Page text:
M80 Stiletto

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M80 Stiletto.jpg
Career
Name: M80 Stiletto
Launched: January 31, 2006
Fate: Trials
General characteristics
Displacement: 60 tons full load
Length: 88.6 ft (27.0 m)
Beam: 40 ft (12 m)
Height: 15 ft (5 m)
Draft: 2.5 ft (0.8 m)
Propulsion: 4 × 1,650 horsepower C-30 CAT
Speed:

51 knots (94 km/h) max

40 knots (74 km/h) cruise
Endurance: 500 nm at full load/ max speed
Boats & landing
craft carried:
1 Rigid hull inflatable boat
Troops: 12 SEALs
Complement: 3

The M80 Stiletto is a prototype naval ship manufactured by the M Ship Company as an operational experiment for The Pentagon’s Office of Force Transformation. It is notable for its Pentamaran hull design and carbon fiber construction, as well as its networked architecture.

Design[edit]

The M80 Stiletto is a U.S. Navy vessel designed for combat in littoral waters. It takes the name from the Italian Stiletto, a short knife or dagger.

The 88-foot (27 m) long vessel has a notable hull design, an M-shaped hull that provides a stable yet fast platform for mounting electronic surveillance equipment or weapons, or for conducting special operations. The hull design does not require foils or lifting devices to achieve a smooth ride at high speeds in rough conditions. Its shallow draft means the M80 Stiletto can operate in littoral and riverine environments and potentially allows for beach landings. The faceted design suggests that the vessel has a low radar signature (i.e., stealth) in the frontal aspect and somewhat so from the sides.

The M80 Stiletto is equipped with four Caterpillar, Inc. C32 1232 kW (1652 HP) engines yielding a top speed in excess of 50 knots (90 km/h) and a range of 500 nautical miles (900 km) when fully loaded. It can be outfitted with jet drives for shallow water operations and beaching.

It has a topside flight deck for launching and retrieving Unmanned aerial vehicleor UAVs and a rear ramp that can launch and recover an 11-meter rigid-hull inflatable boat (RIB) or Autonomous Underwater Vehicle (AUV).

It weighs 45 tons unloaded, light enough that it can be hoisted onto a cargo ship, while still able to carry up to 20 tons of cargo. The ship is 88.6 feet (27.0 m) in length, with a width of 40 feet (12 m) and a height of 18.5 feet (5.6 m), yet has a draft of only 2.5 feet (0.8 m).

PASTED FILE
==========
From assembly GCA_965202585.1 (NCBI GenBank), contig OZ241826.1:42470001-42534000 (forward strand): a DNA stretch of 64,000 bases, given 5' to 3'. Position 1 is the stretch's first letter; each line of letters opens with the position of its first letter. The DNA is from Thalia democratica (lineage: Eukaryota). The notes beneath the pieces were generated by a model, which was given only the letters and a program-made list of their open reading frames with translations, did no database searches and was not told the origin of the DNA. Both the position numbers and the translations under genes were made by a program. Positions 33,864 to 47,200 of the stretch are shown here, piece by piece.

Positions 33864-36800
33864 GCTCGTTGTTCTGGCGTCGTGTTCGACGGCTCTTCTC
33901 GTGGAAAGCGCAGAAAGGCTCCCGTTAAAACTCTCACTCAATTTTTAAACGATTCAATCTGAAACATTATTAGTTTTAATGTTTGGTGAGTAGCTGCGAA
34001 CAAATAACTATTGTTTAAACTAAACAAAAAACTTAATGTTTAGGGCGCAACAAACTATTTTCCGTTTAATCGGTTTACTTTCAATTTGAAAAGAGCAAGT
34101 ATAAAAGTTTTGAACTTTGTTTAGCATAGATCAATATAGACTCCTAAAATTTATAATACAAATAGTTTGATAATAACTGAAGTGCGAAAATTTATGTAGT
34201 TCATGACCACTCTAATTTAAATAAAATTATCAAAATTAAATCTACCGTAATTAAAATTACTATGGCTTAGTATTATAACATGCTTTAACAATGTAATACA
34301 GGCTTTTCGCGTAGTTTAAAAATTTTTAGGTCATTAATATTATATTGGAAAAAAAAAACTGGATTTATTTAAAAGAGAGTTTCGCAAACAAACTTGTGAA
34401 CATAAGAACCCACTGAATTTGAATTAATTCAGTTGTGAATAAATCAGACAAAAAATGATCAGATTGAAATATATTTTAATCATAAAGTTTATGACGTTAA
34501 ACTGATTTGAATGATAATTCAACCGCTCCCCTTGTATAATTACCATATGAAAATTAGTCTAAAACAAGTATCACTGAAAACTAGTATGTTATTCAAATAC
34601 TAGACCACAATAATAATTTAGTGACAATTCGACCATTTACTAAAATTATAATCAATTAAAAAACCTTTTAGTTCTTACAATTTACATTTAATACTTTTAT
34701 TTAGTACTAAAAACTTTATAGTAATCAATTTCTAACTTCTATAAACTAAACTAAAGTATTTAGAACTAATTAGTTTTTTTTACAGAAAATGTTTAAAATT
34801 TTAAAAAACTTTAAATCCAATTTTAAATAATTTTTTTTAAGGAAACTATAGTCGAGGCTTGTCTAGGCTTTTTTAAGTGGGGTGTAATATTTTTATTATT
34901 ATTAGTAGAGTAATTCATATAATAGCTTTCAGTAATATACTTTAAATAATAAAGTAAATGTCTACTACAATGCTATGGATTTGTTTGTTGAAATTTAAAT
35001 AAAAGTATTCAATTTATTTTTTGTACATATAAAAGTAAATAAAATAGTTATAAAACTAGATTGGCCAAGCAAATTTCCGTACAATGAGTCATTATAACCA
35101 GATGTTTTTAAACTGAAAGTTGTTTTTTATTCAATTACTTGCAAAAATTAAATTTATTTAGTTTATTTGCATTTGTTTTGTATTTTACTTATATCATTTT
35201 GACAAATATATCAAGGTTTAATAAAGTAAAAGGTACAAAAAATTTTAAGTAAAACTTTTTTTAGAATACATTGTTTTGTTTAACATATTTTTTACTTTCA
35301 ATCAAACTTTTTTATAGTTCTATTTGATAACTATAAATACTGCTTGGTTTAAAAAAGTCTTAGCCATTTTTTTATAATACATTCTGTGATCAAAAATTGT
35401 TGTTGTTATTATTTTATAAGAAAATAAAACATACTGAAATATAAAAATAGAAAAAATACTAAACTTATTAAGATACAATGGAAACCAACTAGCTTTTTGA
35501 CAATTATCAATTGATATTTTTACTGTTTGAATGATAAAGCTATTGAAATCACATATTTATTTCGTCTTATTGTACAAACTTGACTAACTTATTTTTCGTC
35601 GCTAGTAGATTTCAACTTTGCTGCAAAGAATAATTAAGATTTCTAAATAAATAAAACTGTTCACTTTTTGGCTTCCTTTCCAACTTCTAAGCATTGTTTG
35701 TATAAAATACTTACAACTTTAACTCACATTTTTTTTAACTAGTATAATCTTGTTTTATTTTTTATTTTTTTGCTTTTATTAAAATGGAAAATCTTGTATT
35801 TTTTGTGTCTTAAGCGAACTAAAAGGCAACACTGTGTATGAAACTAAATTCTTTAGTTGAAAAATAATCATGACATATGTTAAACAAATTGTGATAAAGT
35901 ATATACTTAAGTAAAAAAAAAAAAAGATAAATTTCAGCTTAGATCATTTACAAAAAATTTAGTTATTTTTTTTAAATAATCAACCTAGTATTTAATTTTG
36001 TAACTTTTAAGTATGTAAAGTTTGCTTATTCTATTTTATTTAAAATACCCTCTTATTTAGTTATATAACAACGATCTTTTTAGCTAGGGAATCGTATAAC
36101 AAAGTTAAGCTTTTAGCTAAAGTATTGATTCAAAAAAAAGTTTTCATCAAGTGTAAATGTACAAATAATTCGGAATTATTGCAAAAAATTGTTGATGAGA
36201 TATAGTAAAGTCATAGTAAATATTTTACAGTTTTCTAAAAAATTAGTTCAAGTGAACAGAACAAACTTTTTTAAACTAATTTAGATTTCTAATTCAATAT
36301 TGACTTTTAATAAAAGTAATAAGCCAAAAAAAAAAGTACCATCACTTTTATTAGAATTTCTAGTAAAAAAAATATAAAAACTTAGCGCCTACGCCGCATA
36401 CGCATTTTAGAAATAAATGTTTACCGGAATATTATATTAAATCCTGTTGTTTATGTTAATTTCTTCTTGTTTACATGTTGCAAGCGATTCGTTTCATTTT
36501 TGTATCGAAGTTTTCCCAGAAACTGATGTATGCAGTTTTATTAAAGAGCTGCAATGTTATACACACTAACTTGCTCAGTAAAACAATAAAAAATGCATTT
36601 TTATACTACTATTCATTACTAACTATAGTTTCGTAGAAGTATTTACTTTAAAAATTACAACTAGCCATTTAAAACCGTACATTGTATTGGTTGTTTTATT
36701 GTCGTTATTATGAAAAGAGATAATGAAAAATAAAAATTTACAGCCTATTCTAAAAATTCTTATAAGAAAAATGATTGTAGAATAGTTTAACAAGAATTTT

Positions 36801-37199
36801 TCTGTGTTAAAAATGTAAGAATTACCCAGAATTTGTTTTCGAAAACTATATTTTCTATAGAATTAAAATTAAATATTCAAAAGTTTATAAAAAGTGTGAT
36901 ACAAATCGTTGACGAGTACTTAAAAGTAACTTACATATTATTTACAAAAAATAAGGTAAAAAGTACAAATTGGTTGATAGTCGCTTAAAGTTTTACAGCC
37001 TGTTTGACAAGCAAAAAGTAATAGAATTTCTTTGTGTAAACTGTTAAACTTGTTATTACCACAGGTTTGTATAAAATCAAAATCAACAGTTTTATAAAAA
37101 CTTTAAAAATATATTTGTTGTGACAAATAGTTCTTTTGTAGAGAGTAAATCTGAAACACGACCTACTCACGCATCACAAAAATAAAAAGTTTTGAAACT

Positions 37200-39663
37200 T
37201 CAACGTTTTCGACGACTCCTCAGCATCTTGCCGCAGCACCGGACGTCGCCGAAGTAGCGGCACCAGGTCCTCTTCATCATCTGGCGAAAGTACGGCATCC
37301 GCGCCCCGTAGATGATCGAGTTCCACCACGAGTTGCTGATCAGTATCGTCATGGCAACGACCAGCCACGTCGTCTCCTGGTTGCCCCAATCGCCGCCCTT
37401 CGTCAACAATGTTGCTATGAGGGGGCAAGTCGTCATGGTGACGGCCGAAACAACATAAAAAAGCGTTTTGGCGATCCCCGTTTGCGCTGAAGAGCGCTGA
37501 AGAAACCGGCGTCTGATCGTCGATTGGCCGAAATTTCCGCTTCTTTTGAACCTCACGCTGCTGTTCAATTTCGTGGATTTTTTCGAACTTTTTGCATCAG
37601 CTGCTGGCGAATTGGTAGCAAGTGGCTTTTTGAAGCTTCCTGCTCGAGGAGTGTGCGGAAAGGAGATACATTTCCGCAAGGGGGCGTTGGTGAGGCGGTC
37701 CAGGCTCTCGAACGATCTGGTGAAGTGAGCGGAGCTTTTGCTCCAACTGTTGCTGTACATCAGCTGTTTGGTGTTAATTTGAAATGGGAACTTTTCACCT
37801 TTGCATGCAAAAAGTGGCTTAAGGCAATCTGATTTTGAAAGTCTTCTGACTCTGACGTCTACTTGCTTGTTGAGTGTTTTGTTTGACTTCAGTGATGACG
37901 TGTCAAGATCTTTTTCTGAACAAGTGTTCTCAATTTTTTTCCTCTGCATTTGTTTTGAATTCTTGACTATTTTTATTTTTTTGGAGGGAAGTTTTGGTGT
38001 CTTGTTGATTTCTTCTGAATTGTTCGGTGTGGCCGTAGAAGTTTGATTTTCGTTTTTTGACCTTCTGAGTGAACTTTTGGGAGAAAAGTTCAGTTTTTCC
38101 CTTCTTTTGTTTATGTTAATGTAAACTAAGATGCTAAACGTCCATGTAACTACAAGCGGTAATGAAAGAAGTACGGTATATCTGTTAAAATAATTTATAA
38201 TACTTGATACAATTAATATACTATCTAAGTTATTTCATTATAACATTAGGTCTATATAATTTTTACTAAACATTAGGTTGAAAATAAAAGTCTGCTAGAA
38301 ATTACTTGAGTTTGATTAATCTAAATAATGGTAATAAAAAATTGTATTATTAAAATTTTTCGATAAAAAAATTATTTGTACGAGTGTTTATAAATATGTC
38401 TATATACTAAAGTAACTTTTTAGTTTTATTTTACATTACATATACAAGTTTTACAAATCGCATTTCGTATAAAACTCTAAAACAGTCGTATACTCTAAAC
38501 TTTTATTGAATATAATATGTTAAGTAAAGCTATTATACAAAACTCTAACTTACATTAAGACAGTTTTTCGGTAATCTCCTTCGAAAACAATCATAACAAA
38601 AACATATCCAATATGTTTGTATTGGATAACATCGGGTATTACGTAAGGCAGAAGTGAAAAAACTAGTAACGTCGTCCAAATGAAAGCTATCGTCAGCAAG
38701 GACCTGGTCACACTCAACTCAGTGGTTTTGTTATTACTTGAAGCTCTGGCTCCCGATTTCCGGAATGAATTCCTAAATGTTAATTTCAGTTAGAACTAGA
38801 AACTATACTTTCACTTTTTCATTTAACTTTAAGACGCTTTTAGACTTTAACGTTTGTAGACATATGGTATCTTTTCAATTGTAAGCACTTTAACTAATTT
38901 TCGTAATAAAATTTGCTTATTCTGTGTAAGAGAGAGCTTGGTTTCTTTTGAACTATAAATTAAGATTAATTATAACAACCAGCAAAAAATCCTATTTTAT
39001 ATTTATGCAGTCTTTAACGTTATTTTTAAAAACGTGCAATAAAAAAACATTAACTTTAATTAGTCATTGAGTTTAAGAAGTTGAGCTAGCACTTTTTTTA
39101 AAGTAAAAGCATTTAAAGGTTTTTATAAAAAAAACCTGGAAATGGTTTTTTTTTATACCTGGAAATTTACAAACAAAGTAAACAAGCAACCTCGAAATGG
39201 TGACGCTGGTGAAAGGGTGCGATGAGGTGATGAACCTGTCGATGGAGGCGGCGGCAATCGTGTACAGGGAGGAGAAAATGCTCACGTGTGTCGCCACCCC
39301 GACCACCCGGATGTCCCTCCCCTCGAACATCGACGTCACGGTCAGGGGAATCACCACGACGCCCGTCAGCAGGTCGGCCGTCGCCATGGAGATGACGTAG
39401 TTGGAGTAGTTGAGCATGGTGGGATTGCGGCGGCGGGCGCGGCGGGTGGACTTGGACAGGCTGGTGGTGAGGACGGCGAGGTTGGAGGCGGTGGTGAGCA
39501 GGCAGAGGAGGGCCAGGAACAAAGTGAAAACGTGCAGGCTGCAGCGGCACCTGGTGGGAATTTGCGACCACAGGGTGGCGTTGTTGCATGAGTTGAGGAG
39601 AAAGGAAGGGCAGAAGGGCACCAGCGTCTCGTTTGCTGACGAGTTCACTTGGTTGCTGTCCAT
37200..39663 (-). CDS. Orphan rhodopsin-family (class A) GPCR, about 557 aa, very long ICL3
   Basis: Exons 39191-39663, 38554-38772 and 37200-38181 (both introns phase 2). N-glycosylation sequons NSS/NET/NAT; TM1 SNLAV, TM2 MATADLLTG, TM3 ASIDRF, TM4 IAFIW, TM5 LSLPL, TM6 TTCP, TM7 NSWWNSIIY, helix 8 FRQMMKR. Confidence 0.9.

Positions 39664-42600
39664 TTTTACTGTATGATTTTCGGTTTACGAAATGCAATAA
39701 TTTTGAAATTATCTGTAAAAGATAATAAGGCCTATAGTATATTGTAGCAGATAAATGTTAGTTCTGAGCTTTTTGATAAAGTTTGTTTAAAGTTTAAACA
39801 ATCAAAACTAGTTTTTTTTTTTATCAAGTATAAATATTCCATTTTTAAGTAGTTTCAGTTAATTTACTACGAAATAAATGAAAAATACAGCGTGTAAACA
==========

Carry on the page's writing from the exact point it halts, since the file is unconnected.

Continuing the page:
The M80 Stiletto is the largest U.S. naval vessel built using carbon-fiber composite and epoxy building techniques, which yields a very light but strong hull. The prototype M80 Stiletto is expected to be in use in less than one year. Ships are expected to cost between $6 and $10 million.

Rear view of M80 Stiletto during a training of the Navy SEALs, 2006.

Historically, ships have evolved to become narrower and deeper to achieve speed and stability. The M Hull however become wider, because its distinctively wide hull captures the vessel’s bow wave and redirects the energy under the hull. The Stiletto’s double-M hull enables the craft to achieve an unequaled ride in rough seas at high speed, which is critical for the Navy SEALS and other Special Operations Forces, because it reduces the G-forces and related injuries these personnel are subjected to during training and on missions.

The Stiletto is being tested by the United States Navy SEALs and Special Warfare Combat Crewmen, who operate small, fast craft in the rough littoral seas for which the vessel was designed.

Operational history[edit]

In 2006 and 2007, the Stiletto participated in Trident Warrior exercises, as well as a number of other naval exercises. This included three days of mine-clearing experimentation during Exercise Howler in 2006, when the vessel was operated by the Naval Special Clearance Team-1 (NSCT-1) from the Naval Amphibious Base in Coronado.

A key feature of this vessel is that it can set up a network between a special forces team by launching an unmanned aerial vehicle (UAV) that relays information between the team and boat. The Stiletto can also carry surveillance UAVs to provide reconnaissance for the SEAL team, and, using a clustered supercomputer on board, will be able to send real-time images to the team on shore.

The Stiletto was selected by Time magazine as one of the Best Inventions of 2006 and one of two inventions in the Armed Forces category.[1] San Diego-based CONNECT named the M80 Stiletto as the Most Innovative New Product for 2006 in the General Technology category.

In 2008, the Stiletto deployed on a 70 day mission for USSOUTHCOM as part of a joint agency operation that included the Drug Enforcement Administration and U.S. Coast Guard.[2]

In July 2012, the US Navy deployed a Stiletto to retrieve the NASA Inflatable Reentry Vehicle Experiment 3 (IRVE-3) test article[3] with 3 m (9.8 ft) diameter heat shield which splashed down in the Atlantic Ocean off North Carolina after being launched on July 23 by a sounding rocket from NASA's Wallops Flight Facility. The Stiletto is referred to as a maritime demonstration craft operated by the Naval Surface Warfare Center Carderock, Combatant Craft Division, and based at Joint Expeditionary Base Little Creek-Ft Story, Va.[4]

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